One reason to reach for whole grains at breakfast is because they tend to have higher lean protein counts than refined grains and processed products. Steel-cut oats, with their earthy flavor and nutty texture, are no exception. In fact, a single serving of oats provides nearly as much protein as a full glass of milk.
One dry quarter-cup of steel cut oats weighs about 45 grams and cooks up to approximately 1 cup of hot, prepared cereal when combined with water. A single serving of the cereal has about 170 calories, 3 grams of fat, 29 grams of carbohydrates, 5 grams of fiber, 7 grams of protein and no cholesterol, sodium or sugar. In contrast, 1 cup of low-fat milk has 120 calories and 8 grams of protein.
Protein is an essential nutrient for your body’s growth, strength and development. Vegetarians and vegans in particular may have difficulty getting enough daily protein, and regularly eating non-dairy foods that are rich in the nutrient, such as steel cut oats, can help. Women should get 10 to 35 percent of your daily calories from protein, or about 46 grams per day. In addition to generating energy for the body, protein builds and repairs cells and tissues and helps you develop lean muscle mass.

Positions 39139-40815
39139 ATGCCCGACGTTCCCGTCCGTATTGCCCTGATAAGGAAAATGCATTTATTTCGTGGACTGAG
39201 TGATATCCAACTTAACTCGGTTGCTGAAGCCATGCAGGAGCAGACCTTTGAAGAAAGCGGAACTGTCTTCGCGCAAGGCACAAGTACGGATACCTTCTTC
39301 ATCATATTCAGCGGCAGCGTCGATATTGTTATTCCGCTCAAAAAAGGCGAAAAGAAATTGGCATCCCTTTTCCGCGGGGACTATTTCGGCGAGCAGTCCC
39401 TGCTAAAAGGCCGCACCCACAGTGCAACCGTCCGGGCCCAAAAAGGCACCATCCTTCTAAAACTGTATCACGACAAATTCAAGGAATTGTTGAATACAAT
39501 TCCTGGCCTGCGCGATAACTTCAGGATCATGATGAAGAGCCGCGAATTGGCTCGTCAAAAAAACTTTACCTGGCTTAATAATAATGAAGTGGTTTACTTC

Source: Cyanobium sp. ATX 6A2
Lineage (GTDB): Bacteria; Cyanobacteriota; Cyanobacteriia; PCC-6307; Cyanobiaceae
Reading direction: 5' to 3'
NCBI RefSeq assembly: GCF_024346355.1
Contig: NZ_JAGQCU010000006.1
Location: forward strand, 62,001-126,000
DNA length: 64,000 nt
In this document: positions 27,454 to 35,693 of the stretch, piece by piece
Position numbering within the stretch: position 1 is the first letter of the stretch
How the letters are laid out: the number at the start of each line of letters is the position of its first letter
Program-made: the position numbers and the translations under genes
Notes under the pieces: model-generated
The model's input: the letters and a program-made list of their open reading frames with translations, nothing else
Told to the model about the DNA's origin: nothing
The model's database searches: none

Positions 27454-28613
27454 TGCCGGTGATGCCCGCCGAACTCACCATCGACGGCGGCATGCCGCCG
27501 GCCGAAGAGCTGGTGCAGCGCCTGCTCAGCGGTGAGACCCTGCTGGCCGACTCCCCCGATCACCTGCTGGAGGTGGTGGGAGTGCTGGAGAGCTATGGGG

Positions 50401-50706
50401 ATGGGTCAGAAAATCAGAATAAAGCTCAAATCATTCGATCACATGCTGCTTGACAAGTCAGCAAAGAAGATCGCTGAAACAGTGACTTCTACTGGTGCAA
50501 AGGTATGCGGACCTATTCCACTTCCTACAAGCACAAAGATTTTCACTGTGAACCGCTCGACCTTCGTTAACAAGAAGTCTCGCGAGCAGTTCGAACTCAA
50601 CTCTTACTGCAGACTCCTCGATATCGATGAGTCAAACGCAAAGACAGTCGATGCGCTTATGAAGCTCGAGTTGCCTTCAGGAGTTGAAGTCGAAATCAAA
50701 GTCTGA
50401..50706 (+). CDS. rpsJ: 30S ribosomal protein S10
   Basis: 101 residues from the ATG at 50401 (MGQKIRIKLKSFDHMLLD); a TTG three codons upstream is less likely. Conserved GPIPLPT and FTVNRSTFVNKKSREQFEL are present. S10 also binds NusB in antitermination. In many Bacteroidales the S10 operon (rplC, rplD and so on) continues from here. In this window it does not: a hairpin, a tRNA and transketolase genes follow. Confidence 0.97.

Nutritionally, steel cut oats are equivalent to rolled oats, quick oats and instant oats, all of which are whole grain varieties. The difference lies in processing. Rolled oats are steamed, flattened and occasionally toasted, so they have a softer texture and a more rapid cooking time. Steel cut oats are oat groats that machines have cut into two or three pieces, but they undergo no further processing. That gives them a nutty taste and texture and means they require a longer cooking time, sometimes up to 40 minutes or more.
It’s easy to boost the total protein content of your oatmeal by adding a few nutritious accompaniments. For example, if you make your oats with 1 1/4 cups of milk instead of water and serve them with a medium banana, you can add 11.5 grams of protein to your meal. You can also try mixing 1/4 cup of wheat germ into your cereal, which will add about 6.5 grams of protein, or stirring in one 30-gram scoop of protein powder, which could add 20 grams of protein or more.
- Jupiterimages/Comstock/Getty Images
This article reflects the views of the writer and does not necessarily reflect the views of Jillian Michaels or JillianMichaels.com.